The theme of liturgy and number is one that Strat picks up on in his book here, discussing them in the context of the formation of man in education.
Translated as the ‘four ways’, the quadrivium is the collective phrase for four of the seven liberal arts: number, geometry, harmony (music) and cosmology.
The quadrivium is concerned with the study of cosmic order as a principle of beauty. The patterns and rhythms of the liturgy of the Church reflect this order too. As it is all expressed mathematically it allows for the possibility of the liturgical ordering of all our work - the whole culture - to the divine. The patterns of our days, the dimensions of our buildings, the ordering of our institutions can all be in harmony with heaven, creation and the common good.
Interestingly, Pope Benedict XVI drew our attention to the quadrivium in a recent address about St Boethius, (a patron of this blog). He described Boethius's work in adapting this aspect of Greco-Roman culture into a Christian form of education. Boethius wrote manuals on each of these disciplines.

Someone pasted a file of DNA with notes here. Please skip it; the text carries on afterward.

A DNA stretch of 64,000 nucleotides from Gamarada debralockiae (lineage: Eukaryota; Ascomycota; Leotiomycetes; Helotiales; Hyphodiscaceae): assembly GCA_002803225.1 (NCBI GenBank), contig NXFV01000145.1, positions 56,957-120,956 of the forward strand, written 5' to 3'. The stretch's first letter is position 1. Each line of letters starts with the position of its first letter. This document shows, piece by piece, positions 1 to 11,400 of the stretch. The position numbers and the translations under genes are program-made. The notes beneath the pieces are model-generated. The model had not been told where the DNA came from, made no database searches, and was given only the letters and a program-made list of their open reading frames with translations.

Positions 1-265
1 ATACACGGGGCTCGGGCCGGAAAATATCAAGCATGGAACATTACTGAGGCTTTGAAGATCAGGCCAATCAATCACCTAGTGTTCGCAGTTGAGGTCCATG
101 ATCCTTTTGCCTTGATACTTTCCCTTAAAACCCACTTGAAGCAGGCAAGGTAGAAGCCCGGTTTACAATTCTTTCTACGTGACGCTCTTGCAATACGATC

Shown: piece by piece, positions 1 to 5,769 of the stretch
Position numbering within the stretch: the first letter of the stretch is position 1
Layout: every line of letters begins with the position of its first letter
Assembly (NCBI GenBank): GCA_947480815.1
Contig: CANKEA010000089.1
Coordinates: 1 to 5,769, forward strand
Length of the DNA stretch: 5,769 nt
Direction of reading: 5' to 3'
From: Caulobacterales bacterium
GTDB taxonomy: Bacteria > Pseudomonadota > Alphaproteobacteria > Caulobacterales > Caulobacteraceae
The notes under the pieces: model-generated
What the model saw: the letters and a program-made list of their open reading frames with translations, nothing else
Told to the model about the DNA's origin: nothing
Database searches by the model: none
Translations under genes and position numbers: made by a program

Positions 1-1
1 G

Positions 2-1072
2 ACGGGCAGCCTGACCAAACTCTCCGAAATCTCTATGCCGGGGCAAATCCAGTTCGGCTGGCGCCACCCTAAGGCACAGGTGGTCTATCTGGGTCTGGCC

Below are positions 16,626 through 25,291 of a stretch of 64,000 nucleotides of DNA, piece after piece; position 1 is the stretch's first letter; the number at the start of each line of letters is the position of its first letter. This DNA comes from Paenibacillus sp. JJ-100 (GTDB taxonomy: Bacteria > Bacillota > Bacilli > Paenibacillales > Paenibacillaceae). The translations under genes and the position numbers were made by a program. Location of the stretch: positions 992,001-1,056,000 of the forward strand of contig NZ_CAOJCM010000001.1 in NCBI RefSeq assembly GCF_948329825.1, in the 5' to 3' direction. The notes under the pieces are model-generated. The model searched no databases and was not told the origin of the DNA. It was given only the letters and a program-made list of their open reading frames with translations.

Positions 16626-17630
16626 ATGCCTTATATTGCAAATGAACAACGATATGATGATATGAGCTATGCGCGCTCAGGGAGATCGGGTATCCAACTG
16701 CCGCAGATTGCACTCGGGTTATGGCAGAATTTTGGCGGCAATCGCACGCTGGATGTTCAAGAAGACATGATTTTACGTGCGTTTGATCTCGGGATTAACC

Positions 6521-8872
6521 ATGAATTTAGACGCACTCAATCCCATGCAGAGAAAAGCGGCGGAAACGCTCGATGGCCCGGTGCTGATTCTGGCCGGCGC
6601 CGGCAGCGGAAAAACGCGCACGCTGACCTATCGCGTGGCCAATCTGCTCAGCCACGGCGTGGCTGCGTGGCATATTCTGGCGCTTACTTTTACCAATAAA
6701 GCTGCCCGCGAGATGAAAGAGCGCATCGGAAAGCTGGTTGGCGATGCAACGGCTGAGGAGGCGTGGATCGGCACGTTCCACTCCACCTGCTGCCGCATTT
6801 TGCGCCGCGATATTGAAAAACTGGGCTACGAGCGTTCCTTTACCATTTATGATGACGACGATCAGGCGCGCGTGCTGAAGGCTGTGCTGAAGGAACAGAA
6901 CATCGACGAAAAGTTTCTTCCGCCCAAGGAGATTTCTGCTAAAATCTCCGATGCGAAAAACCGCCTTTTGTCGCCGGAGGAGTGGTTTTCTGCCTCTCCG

Stratford describes how at a medieval university, around say 1400AD, students received a Bachelor of Arts for the 'Trivium' or 'three ways' (rhetoric, logic, grammar - the other three liberal arts). After this they progressed onto a Master of Arts by studying the quadrivium. This prepared them for the final and longest stage of study, for a doctorate in for example Theology or Philosophy. For Caldecott does not wish to eliminate or undo progress, but rather to add a unifying principle to all that is good about the developments of the modern world and which binds it to its ultimate purpose, and ours.
In his beautifully clear, penetrating prose he describes how each of these subjects is linked to the traditional idea of beauty. I found the chapter on music particularly interesting in this respect. He even speculates on how these areas could be developed in the light of modern scientific developments, for example in his chapter on the Golden Section.